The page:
Contact Info: Tel: 647 210 7057

Fax: 905 495 4789

Website: www.whemtoday .org Email: info@whemtoday.org Healing Service: Last Sunday of every month at Cheyne Middle School. 236 Queen Mary Dr. Brampton.

Gospel Action Ministry Location: 135 Oakdale Rd. (Back door) Senior Pastor: Rev. Peter Awuah

Tel: 416-836-9235, 416-667-8637

Service Schedule

Rev. Peter Awuah

Sunday: Church Service 12:30 pm - 3:00 pm Tuesday: Prayer Meeting 7:00 pm - 8:00 pm Friday: Bible/Prayer Meeting 7:00 pm - 9:00 pm Last Friday of the month: All Night Prayer Meeting 11:00 pm


64

The Ghanaian News March 2012

Around the Ghana Sports Scene with Jonathan Annobil Africa to become global pole for economy growth Ghana signs MoU with Chinese Government for Cape Coast Stadium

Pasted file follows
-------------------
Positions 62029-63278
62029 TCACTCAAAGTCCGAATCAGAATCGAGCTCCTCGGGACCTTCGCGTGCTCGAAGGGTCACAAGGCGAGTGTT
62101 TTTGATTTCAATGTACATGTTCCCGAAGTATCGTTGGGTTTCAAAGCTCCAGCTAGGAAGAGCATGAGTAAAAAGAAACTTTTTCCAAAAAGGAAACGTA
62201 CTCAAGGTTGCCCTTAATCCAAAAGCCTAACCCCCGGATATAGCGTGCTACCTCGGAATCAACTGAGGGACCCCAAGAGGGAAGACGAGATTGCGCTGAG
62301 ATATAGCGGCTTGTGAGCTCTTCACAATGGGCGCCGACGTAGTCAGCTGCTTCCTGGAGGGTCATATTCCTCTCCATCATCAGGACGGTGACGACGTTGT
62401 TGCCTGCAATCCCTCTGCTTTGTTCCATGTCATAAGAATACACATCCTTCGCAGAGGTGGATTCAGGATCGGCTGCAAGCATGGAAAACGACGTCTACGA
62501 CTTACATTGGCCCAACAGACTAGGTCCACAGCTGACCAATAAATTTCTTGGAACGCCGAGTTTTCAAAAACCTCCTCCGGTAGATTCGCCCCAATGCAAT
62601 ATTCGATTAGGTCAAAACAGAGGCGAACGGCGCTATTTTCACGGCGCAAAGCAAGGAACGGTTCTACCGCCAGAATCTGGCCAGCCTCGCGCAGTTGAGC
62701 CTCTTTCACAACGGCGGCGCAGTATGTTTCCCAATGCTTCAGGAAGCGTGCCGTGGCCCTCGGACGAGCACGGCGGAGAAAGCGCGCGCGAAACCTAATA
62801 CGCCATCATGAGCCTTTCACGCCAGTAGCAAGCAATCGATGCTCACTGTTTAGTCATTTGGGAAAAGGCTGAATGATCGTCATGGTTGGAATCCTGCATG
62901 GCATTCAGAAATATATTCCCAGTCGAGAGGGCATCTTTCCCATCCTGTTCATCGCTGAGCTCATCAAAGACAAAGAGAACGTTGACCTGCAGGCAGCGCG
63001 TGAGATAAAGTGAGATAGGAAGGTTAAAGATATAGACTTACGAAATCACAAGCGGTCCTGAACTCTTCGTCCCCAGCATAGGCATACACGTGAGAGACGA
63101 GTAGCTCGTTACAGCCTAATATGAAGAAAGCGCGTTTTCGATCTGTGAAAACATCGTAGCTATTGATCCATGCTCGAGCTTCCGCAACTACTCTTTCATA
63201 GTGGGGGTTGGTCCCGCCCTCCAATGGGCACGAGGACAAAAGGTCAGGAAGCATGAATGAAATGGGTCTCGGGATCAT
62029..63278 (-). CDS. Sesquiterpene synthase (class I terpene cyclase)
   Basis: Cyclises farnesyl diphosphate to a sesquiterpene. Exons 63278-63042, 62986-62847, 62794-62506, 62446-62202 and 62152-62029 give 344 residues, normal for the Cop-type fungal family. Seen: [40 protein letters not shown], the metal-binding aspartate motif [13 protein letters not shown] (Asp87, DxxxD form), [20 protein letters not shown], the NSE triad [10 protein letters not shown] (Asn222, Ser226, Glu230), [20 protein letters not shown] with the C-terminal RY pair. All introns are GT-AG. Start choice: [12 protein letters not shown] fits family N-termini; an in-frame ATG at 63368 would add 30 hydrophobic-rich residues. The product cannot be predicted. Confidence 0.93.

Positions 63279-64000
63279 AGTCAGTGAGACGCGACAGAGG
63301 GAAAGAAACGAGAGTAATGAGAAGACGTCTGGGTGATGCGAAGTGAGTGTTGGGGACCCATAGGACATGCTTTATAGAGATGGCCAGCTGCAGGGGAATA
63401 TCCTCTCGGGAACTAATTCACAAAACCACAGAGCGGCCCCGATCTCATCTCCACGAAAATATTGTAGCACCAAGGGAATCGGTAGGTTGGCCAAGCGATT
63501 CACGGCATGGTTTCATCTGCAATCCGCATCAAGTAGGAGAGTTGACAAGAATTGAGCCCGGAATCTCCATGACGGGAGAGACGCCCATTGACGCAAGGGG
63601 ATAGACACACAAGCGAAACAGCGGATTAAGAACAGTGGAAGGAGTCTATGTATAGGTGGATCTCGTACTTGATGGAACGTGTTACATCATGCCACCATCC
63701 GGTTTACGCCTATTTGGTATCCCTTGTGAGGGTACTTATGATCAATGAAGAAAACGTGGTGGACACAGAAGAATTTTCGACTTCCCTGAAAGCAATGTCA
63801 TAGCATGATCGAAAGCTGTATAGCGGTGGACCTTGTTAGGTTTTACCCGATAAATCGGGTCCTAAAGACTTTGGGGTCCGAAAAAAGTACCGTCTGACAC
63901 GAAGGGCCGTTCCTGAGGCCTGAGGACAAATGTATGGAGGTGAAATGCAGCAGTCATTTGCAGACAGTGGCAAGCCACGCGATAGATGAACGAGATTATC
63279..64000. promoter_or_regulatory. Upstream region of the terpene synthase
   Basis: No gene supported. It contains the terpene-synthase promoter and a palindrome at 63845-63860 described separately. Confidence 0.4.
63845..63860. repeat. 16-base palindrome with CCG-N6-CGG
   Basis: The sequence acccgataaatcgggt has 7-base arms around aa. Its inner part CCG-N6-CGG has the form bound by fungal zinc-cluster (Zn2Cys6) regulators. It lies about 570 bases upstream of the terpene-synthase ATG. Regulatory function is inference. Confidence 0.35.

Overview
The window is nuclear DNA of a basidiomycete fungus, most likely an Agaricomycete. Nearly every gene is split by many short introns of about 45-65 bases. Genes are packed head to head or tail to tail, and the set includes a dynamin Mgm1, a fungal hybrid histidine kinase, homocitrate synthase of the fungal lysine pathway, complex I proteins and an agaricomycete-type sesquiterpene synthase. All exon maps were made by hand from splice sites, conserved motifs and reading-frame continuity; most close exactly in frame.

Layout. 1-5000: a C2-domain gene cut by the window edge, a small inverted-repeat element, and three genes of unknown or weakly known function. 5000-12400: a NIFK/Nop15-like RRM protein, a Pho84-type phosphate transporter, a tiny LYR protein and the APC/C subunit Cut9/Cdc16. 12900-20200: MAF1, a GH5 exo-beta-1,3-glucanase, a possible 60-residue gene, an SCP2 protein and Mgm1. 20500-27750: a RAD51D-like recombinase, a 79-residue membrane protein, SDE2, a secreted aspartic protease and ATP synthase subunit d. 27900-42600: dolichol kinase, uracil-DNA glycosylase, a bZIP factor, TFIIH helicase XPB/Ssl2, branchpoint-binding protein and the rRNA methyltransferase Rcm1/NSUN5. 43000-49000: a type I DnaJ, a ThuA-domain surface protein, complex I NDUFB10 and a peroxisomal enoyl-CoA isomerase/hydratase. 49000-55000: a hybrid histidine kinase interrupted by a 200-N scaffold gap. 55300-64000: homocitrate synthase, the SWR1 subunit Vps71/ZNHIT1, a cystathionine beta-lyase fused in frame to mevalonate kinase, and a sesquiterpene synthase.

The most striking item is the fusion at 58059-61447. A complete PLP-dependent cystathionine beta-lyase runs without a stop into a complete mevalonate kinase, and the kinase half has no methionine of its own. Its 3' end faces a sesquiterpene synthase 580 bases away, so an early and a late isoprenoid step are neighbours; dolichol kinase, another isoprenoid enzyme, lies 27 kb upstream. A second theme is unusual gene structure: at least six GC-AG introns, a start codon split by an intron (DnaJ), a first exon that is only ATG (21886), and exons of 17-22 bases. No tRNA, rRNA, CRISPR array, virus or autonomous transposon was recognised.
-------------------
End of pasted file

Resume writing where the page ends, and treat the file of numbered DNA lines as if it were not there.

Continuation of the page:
African Ministers of Finance, Planning and Development have resolved to seize opportunities in the global economy to turn the continent into a pole for global growth, underlying their determination to find home-grown solutions for development challenges.

A statement issued by the Economic Commission of Africa in Addis Ababa copied to the Ghana News Agency in Accra on Wednesday, said 50 Ministers from 37 countries adopted series of measures that their countries would need to implement to achieve that goal.

This was at the closing session of the Fifth Joint Annual Meetings of AU Conference of Ministers of Economy and Finance and ECA Conference of African Ministers of Finance, Planning and Economic Development, in Addis Ababa. The statement said the Ministers recognised, “The opportunities, potentialities and challenges for the continent to become a pole of global growth” and committed to promote and implement “holistic,